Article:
What does a character know, and when does she know it?

I recently attended the LTUE Symposium in Provo, and one of my favorite panels was the one on getting your firearms right.

Now, you may not be a gun nut, and you may not care, but I can practically guarantee that just about every author who’s written about guns has gotten some–ahem!–feedback on what they got wrong.

So let me lay it out as (a) a gun-nut, (b) a writer, and (c) a reader. These states of mind are not separate. They overlap.

Let me take off my shooting hat (yes, I have one to keep the brass out of my cleavage) and put on my writer hat (let’s say it looks a bit like a crown).

Just because I know the difference between a magazine and a clip doesn’t mean that every character I write does. Just because I know the difference between an auto-loader (semi-automatic) and full-auto doesn’t mean that every character I write does. Got that?

Let’s say I’m writing from Lizzie’s viewpoint. She is Mark’s girlfriend. Mark is a gun-nut. He wears Hoppe’s as after-shave. He carries a bore-snake in his hip pocket. Lizzie on the other hand knows which end is the shootie end and that there’s a thingie that you pull and it makes the gun go boom.

Lizzie settled into Mark’s bed, all alone. He’d gotten called in for overtime on a mid-shift. She’d fallen asleep easily enough, but the sound of glass breaking woke her as if someone had tossed a bucket of ice-water on her body. Over the thundering coming from her chest, she heard footsteps. She scrambled for her cell-phone. No signal. None. Lizzie grabbed at the nightstand drawer and pulled out the gun just in time to shoot the big, bad guy barging through the door. He dropped to the floor.


Notice how I didn’t get into the muzzle, cylinder, or cocking the hammer, or sighting in? Notice how I didn’t even tell you it was a revolver? Why didn’t I? It’s not because I didn’t know the proper terminology. It’s not because I don’t know what it feels like to experience this exact scenario.

I could’ve quite as easily written this:



Lizzie lifted the Smith & Wesson 357 Magnum with its six-inch, weighted barrel. She’d loaded it with 38 Special ammo to further reduce recoil and had custom grips made. Its more than 56 ounces was a reassuring weight in her hand. She looked down through the adjustable rear sights and placed the partridge dovetail of the front sight right where it needed to be–between the rear sights and on the intruder’s center of mass. She cocked the hammer. The cylinder made that satisfying click. The trigger pull was smooth as silk; the report, as quiet as a whisper. So, this is time distortion. This is auditory exclusion. This is surreal.


So, why didn’t I write the second version? Because Lizzie is not me. Lizzie is not a gun person. She doesn’t know these details (that’s actually a competition gun, BTW, but the use of 38 Special ammo in a 357 Magnum is deliberate). She doesn’t know about time dilation and compression. She doesn’t know about auditory exclusion.

Does genre matter?

No. It doesn’t. Even in the gun-nut genre, if you are writing from Lizzie’s point of view, you have to stay in Lizzie’s head, or else you’re going to have a world populated by gun-Mary-Sue’s. All your characters will read the same.

The second version is actually far more appropriate to Mark’s viewpoint, although even there, it’s arguable that he’d go on and on, describing his gun in THAT moment. Now, he might well describe it in such detail if he’s putting it away in the drawer, just before he leaves. Maybe he was cleaning it and got the call to go in to work. Maybe he loaded it just in case, because the self-defense gun was still on the kitchen table being cleaned and he figured that it was better to have the competition gun ready than have none at all. But he wouldn’t describe it in detail as he was shooting it. He might think about lining up the sights just right, but he wouldn’t tell us about the type of sights. He might not even notice the time dilation or auditory exclusion as it’s happening. Later he might, though.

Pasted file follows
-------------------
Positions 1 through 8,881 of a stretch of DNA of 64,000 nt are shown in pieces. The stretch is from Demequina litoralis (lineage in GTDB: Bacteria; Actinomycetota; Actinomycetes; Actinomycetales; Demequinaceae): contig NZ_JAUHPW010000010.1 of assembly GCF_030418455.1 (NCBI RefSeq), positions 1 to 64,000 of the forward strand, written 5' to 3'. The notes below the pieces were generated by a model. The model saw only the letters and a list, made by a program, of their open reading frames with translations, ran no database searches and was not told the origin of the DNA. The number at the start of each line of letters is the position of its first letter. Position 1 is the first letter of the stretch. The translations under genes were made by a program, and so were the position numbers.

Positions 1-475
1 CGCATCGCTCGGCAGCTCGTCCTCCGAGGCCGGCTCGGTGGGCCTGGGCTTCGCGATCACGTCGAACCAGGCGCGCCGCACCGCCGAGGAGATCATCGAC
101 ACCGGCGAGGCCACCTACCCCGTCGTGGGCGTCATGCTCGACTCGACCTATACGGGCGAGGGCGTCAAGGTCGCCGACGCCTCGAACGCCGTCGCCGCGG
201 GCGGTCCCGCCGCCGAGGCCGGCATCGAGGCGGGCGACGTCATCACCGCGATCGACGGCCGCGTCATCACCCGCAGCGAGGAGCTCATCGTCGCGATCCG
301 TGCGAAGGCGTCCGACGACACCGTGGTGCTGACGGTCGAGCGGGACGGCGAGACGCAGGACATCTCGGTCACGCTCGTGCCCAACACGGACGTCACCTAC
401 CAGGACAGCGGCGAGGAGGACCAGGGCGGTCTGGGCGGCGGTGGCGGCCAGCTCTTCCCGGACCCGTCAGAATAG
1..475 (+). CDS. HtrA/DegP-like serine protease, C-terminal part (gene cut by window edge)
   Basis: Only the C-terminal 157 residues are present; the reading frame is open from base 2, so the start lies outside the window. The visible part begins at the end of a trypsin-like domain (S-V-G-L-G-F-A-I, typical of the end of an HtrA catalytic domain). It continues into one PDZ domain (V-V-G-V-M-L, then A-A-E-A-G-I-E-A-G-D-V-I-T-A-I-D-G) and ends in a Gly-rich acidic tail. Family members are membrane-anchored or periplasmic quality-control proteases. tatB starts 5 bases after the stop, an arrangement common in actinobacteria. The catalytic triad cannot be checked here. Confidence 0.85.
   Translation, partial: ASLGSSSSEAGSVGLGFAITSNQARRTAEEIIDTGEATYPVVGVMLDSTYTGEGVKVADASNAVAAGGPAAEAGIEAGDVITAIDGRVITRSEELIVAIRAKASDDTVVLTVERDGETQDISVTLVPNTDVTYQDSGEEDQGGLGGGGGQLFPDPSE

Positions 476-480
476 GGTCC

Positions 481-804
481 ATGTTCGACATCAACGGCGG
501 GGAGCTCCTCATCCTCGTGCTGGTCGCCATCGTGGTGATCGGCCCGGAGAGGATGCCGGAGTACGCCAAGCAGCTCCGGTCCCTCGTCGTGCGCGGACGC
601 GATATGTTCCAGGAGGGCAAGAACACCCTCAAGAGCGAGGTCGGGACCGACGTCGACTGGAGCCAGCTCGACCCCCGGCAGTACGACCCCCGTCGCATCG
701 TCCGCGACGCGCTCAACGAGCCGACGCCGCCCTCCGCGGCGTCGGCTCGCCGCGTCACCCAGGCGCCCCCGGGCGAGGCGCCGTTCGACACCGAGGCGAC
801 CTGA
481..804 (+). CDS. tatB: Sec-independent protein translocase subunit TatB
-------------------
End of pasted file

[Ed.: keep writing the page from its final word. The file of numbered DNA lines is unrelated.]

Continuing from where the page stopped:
Point of view matters.

5 Days to Go: Intellectual Property Tracker Kickstarter

I’d like to thank Jamie Ferguson for giving our Kickstarter a boost with this interview. Time is running out. Our Kickstarter ends on Feb. 13th. Make your pledge now in order to save money and unlock bonuses available only while the Kickstarter is running.

The Kickstarter has met its funding goal, so what’s the advantage of someone supporting the Kickstarter at this point?

There are three advantages: 
1. saving money; the pledge levels offer you the plans at a savings.
2. Dean Wesley Smith’s Magic Bakery Workshop on copyright and intellectual property is a $150 value on its own; you’re going to learn so many amazing things about copyright and how important it is to manage your rights in this class. Honestly, if you don’t know why stories are intellectual property and the value that intellectual property (IP) has to your success as a writer, you absolutely NEED this class, even if you’ve never published anything or if you’ve just had your first story accepted.
3. for those that already have a few (or a dozen or a hundred) titles out and know about copyright and IP, the $500 Lifetime Plan is a Kickstarter special.

Creative Penn podcast

Many thanks to Joanna Penn for the shoutout about Intellectual Property Tracker on her Creative Penn podcast. Joanna is a successful author and entrepreneur, with many, many, titles (both fiction and non-fiction about the business and craft for writing) to her name. 

Remember that our Kickstarter ends on Feb. 13th, so don’t delay. 

Please help us spread the word by sharing this. Thank you.

Intellectual Property Tracker update:

You asked. We responded. We added a requested feature to the demo version.

In response to the request for a feature that allowed the tracking of  images related to covers and merchandising, I’ve added that functionality to the demo version and recorded a brief (4′) video to give you an idea of what it might look like. This new feature allows you manage the data associated with images as well as the licensing associated with them. Whether you’re just using images for covers or not, we think this feature will streamline your process and free up your time.

Thank you again, everyone, for your support. We’re very excited to see this project come together. You can help this project by supporting our Kickstarter here.